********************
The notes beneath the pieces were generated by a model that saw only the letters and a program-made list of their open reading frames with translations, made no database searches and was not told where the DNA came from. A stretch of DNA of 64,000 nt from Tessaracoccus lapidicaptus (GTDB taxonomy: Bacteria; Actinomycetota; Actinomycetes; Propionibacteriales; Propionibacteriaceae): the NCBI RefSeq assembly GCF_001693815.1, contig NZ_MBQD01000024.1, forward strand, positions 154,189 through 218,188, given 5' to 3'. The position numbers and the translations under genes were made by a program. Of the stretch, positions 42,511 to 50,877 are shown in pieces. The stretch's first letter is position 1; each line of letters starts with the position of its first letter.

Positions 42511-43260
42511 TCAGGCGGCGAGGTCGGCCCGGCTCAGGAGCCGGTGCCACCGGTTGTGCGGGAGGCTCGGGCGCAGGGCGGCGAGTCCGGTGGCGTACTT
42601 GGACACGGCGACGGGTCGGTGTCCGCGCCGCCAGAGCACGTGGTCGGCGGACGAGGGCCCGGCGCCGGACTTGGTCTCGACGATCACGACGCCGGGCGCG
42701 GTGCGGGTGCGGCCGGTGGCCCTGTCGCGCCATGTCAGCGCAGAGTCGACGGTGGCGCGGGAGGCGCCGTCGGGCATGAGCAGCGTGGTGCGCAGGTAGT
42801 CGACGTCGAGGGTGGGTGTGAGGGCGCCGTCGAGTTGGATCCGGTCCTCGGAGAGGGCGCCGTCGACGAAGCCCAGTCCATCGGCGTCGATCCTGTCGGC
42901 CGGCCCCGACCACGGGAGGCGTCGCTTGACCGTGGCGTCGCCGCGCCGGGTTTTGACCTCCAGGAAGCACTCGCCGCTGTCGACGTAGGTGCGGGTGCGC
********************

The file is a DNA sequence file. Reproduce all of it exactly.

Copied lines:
The notes beneath the pieces were generated by a model that saw only the letters and a program-made list of their open reading frames with translations, made no database searches and was not told where the DNA came from. A stretch of DNA of 64,000 nt from Tessaracoccus lapidicaptus (GTDB taxonomy: Bacteria; Actinomycetota; Actinomycetes; Propionibacteriales; Propionibacteriaceae): the NCBI RefSeq assembly GCF_001693815.1, contig NZ_MBQD01000024.1, forward strand, positions 154,189 through 218,188, given 5' to 3'. The position numbers and the translations under genes were made by a program. Of the stretch, positions 42,511 to 50,877 are shown in pieces. The stretch's first letter is position 1; each line of letters starts with the position of its first letter.

Positions 42511-43260
42511 TCAGGCGGCGAGGTCGGCCCGGCTCAGGAGCCGGTGCCACCGGTTGTGCGGGAGGCTCGGGCGCAGGGCGGCGAGTCCGGTGGCGTACTT
42601 GGACACGGCGACGGGTCGGTGTCCGCGCCGCCAGAGCACGTGGTCGGCGGACGAGGGCCCGGCGCCGGACTTGGTCTCGACGATCACGACGCCGGGCGCG
42701 GTGCGGGTGCGGCCGGTGGCCCTGTCGCGCCATGTCAGCGCAGAGTCGACGGTGGCGCGGGAGGCGCCGTCGGGCATGAGCAGCGTGGTGCGCAGGTAGT
42801 CGACGTCGAGGGTGGGTGTGAGGGCGCCGTCGAGTTGGATCCGGTCCTCGGAGAGGGCGCCGTCGACGAAGCCCAGTCCATCGGCGTCGATCCTGTCGGC
42901 CGGCCCCGACCACGGGAGGCGTCGCTTGACCGTGGCGTCGCCGCGCCGGGTTTTGACCTCCAGGAAGCACTCGCCGCTGTCGACGTAGGTGCGGGTGCGC